South Korean refiners are betting on non-refining activities to reduce their heavy reliance on their mainstream businesses amid the won's strength and lower cracking margins, industry sources said Sunday.
As the won's strength against the dollar drives down cracking margins despite signs of recovering oil prices, local refiners have invested in non-refining businesses in recent years as part of their efforts to secure new growth engines amid growing uncertainties, they said.
SK Innovation Co., the country's biggest refiner by sales, reported a net profit of 263.20 billion won ($241 million) in 2017, up 22 percent from 216.57 billion won a year earlier.
Operating profit rose 5.9 percent to 396.57 billion won last year from the previous year's 374.51 billion won. Sales jumped 44 percent on-year to 7.24 trillion won from 5.03 trillion won.
Non-refining business accounted for 64 percent of SK Innovation's full-year operating profit last year, as it stepped up efforts to strengthen such areas as chemicals and lubricants to minimize the impact of a decline in oil prices, an industry official said.
Refiners generally suffer low refining margins if oil prices fall and higher margins if they rise.
GS Caltex Corp., the nation's No. 2 refiner, currently earns about 20 percent of its operating profit from the non-refining sector, but it plans to increase that ratio in coming years.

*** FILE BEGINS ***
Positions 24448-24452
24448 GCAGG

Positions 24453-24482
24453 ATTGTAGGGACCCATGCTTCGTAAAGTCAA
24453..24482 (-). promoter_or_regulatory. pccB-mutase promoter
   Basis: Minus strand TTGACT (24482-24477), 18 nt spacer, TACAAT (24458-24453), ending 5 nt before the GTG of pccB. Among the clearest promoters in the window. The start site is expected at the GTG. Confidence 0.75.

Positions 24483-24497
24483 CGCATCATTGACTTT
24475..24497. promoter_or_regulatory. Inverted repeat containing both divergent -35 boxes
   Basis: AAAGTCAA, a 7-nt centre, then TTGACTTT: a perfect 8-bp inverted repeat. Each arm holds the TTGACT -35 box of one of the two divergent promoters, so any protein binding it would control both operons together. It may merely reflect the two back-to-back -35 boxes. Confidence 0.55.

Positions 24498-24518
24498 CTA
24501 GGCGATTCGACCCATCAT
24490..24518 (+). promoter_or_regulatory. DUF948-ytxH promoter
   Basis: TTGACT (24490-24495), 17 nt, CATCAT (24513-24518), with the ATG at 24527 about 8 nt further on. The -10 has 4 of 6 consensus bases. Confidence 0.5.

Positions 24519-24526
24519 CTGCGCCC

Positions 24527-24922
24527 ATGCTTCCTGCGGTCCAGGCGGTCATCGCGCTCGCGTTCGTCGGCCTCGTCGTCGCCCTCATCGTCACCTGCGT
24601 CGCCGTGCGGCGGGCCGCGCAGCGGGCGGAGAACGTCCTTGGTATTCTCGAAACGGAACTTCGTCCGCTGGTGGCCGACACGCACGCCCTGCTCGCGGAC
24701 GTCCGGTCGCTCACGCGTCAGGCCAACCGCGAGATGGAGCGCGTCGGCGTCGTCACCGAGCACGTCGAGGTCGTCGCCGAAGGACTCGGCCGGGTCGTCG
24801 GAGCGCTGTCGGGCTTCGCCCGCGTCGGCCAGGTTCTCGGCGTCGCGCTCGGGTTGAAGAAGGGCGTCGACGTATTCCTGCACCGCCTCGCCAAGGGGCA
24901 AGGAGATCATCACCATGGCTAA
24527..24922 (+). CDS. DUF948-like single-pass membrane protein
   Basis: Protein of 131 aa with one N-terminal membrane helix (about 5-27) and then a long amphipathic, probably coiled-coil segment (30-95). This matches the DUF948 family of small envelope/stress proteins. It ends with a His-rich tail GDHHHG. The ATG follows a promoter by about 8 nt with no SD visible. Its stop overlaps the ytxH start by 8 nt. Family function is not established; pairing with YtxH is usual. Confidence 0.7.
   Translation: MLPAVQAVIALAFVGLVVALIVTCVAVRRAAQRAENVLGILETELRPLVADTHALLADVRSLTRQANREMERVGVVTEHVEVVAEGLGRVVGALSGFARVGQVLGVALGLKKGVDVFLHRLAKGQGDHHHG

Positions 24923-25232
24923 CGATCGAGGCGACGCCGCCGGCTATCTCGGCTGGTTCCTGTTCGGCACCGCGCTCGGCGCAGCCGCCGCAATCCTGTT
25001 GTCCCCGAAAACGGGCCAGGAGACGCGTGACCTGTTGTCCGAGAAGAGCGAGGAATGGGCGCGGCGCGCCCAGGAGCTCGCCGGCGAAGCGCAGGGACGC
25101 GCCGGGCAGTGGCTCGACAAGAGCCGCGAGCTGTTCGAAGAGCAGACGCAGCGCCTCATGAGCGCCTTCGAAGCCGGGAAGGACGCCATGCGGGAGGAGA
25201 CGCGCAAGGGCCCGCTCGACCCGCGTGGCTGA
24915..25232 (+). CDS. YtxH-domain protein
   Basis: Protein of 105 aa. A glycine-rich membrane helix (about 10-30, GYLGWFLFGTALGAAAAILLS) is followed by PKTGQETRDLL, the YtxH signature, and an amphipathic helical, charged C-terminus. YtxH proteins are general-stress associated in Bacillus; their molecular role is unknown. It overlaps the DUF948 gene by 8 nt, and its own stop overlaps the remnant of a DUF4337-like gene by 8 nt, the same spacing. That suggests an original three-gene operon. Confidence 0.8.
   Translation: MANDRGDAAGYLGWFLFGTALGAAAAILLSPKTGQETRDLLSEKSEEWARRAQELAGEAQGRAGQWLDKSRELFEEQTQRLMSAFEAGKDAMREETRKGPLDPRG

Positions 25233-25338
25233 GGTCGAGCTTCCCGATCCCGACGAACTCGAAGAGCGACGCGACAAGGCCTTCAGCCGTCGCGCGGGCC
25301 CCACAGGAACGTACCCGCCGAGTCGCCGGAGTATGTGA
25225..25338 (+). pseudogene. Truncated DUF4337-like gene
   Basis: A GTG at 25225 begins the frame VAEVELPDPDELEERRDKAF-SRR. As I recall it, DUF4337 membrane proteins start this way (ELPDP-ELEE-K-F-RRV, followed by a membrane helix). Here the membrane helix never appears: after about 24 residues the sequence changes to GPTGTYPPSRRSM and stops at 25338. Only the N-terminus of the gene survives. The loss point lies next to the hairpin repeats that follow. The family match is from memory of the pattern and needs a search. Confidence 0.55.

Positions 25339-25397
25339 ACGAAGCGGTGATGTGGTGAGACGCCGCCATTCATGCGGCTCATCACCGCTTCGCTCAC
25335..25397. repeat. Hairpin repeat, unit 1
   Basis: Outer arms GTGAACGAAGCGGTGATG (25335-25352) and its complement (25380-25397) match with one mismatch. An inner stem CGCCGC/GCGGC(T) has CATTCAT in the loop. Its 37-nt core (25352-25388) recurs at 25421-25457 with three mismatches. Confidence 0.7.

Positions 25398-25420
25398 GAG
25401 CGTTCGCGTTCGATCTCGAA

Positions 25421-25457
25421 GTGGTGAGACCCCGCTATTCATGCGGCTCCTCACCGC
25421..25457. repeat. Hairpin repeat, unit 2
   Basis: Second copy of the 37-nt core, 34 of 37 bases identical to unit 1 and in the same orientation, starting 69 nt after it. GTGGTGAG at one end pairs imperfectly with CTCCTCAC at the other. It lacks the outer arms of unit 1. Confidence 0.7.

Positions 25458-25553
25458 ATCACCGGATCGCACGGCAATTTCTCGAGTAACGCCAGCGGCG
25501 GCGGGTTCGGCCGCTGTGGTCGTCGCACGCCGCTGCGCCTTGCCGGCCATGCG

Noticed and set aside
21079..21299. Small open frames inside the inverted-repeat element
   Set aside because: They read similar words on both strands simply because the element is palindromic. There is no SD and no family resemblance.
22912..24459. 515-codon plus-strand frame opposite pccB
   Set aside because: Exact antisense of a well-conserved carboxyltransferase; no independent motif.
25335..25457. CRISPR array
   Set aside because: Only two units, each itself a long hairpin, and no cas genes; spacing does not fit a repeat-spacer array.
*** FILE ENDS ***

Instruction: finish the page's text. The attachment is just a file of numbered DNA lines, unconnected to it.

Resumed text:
Full-year net profit at GS Caltex rose 1.5 percent on-year to 1.44 trillion won last year. Operating profit fell 6.5 percent to 2 trillion won on sales of 30.3 trillion won, a 18 percent gain over the same period.
Last week, the company announced it will invest 2 trillion won to build a petrochemical facility that produces ethylene and propylene. It aims to start operations in 2022.
No. 3 refiner S-Oil Corp. plans to emulate its two bigger rivals and increase the ratio of its non-refining business to total sales to 19 percent in coming years from 14 percent in 2017. But the company didn't give a target year by which it plans to achieve the 19 percent mark.
Hyundai Oilbank Co., the nation's smallest refiner, aims to increase the ratio of its non-refining business to operating profit to 40 percent in 2020 from 32 percent in 2016 by expanding its petrochemical plant.
Hyundai Oilbank's net profit jumped 33 percent on-year to 978.4 billion won last year. S-Oil's net profit rose 8.8 percent to 1.31 trillion won during the same period.
Refiners are highly exposed to volatility in oil prices and the won's movement against the dollar and their operating profit margin remains at a relatively low 3-5 percent, industry people said.
This means they need to reorganize their business portfolios, heavily dependent on the refining business until now, into the non-refining sector, which is less vulnerable to external factors, the sources said. (Yonhap)